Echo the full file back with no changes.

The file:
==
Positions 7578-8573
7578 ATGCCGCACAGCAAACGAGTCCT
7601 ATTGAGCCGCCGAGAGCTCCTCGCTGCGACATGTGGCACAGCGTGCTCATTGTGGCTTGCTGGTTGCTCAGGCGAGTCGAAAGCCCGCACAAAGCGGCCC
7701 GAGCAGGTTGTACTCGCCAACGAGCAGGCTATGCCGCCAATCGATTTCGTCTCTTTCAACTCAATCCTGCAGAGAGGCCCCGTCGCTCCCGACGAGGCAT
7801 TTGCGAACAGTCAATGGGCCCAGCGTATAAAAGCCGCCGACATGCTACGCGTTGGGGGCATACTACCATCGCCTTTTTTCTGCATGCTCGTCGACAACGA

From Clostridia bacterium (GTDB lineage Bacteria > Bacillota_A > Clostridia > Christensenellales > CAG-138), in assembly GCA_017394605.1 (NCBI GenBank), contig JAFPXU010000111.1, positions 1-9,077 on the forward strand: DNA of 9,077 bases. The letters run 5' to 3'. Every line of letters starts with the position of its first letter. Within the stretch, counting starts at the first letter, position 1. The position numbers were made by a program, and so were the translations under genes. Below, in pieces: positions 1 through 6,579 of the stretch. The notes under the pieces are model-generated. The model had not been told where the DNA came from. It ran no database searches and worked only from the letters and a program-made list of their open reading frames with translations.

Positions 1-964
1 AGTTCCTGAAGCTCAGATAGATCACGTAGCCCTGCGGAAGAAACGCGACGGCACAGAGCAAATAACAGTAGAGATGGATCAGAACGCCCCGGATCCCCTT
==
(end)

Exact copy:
Positions 7578-8573
7578 ATGCCGCACAGCAAACGAGTCCT
7601 ATTGAGCCGCCGAGAGCTCCTCGCTGCGACATGTGGCACAGCGTGCTCATTGTGGCTTGCTGGTTGCTCAGGCGAGTCGAAAGCCCGCACAAAGCGGCCC
7701 GAGCAGGTTGTACTCGCCAACGAGCAGGCTATGCCGCCAATCGATTTCGTCTCTTTCAACTCAATCCTGCAGAGAGGCCCCGTCGCTCCCGACGAGGCAT
7801 TTGCGAACAGTCAATGGGCCCAGCGTATAAAAGCCGCCGACATGCTACGCGTTGGGGGCATACTACCATCGCCTTTTTTCTGCATGCTCGTCGACAACGA

From Clostridia bacterium (GTDB lineage Bacteria > Bacillota_A > Clostridia > Christensenellales > CAG-138), in assembly GCA_017394605.1 (NCBI GenBank), contig JAFPXU010000111.1, positions 1-9,077 on the forward strand: DNA of 9,077 bases. The letters run 5' to 3'. Every line of letters starts with the position of its first letter. Within the stretch, counting starts at the first letter, position 1. The position numbers were made by a program, and so were the translations under genes. Below, in pieces: positions 1 through 6,579 of the stretch. The notes under the pieces are model-generated. The model had not been told where the DNA came from. It ran no database searches and worked only from the letters and a program-made list of their open reading frames with translations.

Positions 1-964
1 AGTTCCTGAAGCTCAGATAGATCACGTAGCCCTGCGGAAGAAACGCGACGGCACAGAGCAAATAACAGTAGAGATGGATCAGAACGCCCCGGATCCCCTT